Step Four reads: “Made a searching and fearless moral inventory of ourselves”. And that, my friends, is why we want to put it off as long as we can. We have all heard that the steps are in an order for a reason and this is more true of this step than any of the others. A friend told me that he is convinced that when a person has a problem with Step Four, it has less to do with his ability to recall his life and more to do with being unable to turn everything over to a Higher Power. The person still wants to be in control and run the show. If Step Four hangs out there long enough, the chances of recovery grow dim.
In beginning Step Four I believe there is some intimidation about doing it the “right” way. I know that for me, because I feel the need to do things perfectly, it took me longer to get started than I had expected and that didn’t have anything to do with my actual inventory. It was all about the “presentation”. How you write out this step is not important as long as you have the four components: person or thing you resent; why the resentment; what area of your life was affected; and what was your part (what behavior did you exhibit?). The key word is “write” and that is, in fact, the only requirement of this step.
I am not sure what I expected to get out of Step Four. Initially I saw it as an examination of conscience one takes prior to confession. Having been brought up Roman Catholic and a student of parochial education for 12 years, confession (now called reconciliation) was a part of my life, like it or not. In the elementary grades, it was seldom our choice as to when we would receive this sacrament so when the time came we were given time to examine our wrongs. How many wrong things can an eight-year old do? So, most of us would admit or make up common, everyday sins, like disobedience to our parents because we had to come up with something!
It was obvious to me as time went on that I didn’t need this examination of conscience any more than I needed to confess anything. As I look back on all of this I realize that the reason I didn’t need it is because I did not want to be honest and as the Big Book tells me, I was “spiritually bankrupt”. Honesty meant exposing my self and my actions and I wasn’t prepared to do that and didn’t know why I should.
After I got over the fact that I did not have to write this step perfectly and also got over the fact that this was a far cry from my experiences with confession, I was anxious to move forward. My biggest reason was this: I wanted to know and to understand my behavior. I wanted to know why I was dishonest; why I had to control; why I loved to be the victim and all of the other whys that had been a part of my life even long before I became addicted to alcohol. I could make an excuse for bad behavior when I was drunk because drinking does that even to normies. But what excuse did I have for my actions without alcohol?
Each and every time I sat down to work on this step I had to pray that God would open my heart and my mind so that I would have the courage to be honest. When I felt I had completed this step, I sat back and marveled at what I had found out about myself. I found out more about “me” in this step than I could have in ten years of therapy. What did I find? I don’t mind telling you that my entire life has been fear-based. Fear, as I had been told is not getting what you want, losing what you have, and not looking good. I believe that every character defect I have is tied to fear. I almost find the word “fearless” in Step Four kind of ironic because until I completed this step, I had no clue what the word meant. Courage is the principle of Step Four and if courage is the absence of fear, I have a lot of work before me!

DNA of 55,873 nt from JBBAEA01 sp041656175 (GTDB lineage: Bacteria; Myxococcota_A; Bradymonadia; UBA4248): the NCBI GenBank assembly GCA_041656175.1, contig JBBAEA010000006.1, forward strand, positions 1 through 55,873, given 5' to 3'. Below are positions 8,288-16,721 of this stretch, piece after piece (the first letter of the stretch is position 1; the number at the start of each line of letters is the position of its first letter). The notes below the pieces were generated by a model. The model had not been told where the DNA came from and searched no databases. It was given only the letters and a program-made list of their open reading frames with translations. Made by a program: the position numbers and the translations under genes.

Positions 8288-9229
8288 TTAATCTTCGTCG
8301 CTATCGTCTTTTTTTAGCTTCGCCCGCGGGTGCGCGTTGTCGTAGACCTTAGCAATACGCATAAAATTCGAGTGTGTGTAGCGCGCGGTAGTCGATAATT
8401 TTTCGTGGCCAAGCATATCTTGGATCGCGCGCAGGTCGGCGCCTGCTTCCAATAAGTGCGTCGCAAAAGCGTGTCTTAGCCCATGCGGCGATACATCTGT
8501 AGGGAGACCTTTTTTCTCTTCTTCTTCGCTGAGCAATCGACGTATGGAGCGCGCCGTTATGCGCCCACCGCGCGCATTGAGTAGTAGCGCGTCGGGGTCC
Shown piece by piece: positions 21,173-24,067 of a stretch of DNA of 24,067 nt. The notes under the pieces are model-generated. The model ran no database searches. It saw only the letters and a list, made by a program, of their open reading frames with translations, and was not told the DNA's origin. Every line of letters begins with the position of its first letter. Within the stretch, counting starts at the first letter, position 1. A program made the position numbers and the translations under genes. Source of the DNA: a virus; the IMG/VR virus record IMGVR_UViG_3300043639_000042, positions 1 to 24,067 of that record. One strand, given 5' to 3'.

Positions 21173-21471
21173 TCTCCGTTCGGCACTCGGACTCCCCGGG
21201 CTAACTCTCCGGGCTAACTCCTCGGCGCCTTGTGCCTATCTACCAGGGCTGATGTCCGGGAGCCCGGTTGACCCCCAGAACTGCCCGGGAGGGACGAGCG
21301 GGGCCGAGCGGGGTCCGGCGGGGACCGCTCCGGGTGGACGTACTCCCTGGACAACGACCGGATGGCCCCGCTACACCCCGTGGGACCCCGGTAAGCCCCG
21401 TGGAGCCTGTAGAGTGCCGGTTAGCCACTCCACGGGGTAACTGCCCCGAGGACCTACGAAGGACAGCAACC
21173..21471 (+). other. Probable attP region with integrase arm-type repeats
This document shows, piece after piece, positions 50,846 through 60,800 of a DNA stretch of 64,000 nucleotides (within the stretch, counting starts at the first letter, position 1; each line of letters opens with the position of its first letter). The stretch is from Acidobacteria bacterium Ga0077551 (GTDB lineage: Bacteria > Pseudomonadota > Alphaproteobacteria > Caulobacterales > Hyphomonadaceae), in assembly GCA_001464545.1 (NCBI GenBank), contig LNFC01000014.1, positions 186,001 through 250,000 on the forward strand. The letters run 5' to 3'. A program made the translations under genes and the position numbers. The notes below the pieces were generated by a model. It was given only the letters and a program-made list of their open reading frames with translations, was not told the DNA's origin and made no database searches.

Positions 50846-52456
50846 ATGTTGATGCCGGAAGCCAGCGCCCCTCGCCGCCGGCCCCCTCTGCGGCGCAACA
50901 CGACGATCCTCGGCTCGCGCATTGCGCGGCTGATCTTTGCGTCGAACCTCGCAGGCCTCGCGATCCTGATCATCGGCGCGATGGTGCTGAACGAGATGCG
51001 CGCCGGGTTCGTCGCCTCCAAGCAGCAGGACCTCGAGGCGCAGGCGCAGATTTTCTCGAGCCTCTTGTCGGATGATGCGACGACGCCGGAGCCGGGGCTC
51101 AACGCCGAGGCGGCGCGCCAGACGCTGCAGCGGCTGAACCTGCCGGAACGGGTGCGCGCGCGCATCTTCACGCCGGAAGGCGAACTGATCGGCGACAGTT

Steps Four and Five just seem to go together like show-and-tell but I believe you must look at them independently. As a matter of fact, work Step Four like there is no Step Five! Only you can do Step Four. This time it really and truly is ALL about you. It is the story of your life and no one knows it better than you. If you have not done this step be mindful that you are not writing it for your sponsor but for yourself. Hold back nothing. You can have no secrets. It is also important to know when you feel you have completed this step to the best of your ability and work with your sponsor to move forward. Step Four is probably never 100% complete. You will remember people and circumstances that you forgot not because you wanted to but because they weren’t all that memorable or important in the scheme of things. If and when that happens it is a good idea to do a mini Step Four if only to write out the situation for your own review.
My last tidbit of advice in doing Step Four may be one of the most important things to remember. Unless you are single and live by yourself, keep your written step in a place where no one can read it either accidentally or purposefully. The harm that can come to you or to a loved one can be quite devastating if it were read. This is not dishonest. You will have the opportunity to make the proper amends when the time comes but until then, I would advise you to be extremely cautious.
Step Four is like the best self-help book you could ever find combined with therapy. It does give us a rather glaring picture of our defects but it also gives us the opportunity to begin replacing these defects with principles that will offer us a freedom and happiness beyond our wildest dreams and we will know peace.
Namaste’. May you walk your journey in peace and harmony.
Like Grateful Recovery on Facebook. Kathy L. is the author of The Intervention Book in print, e-book, and audio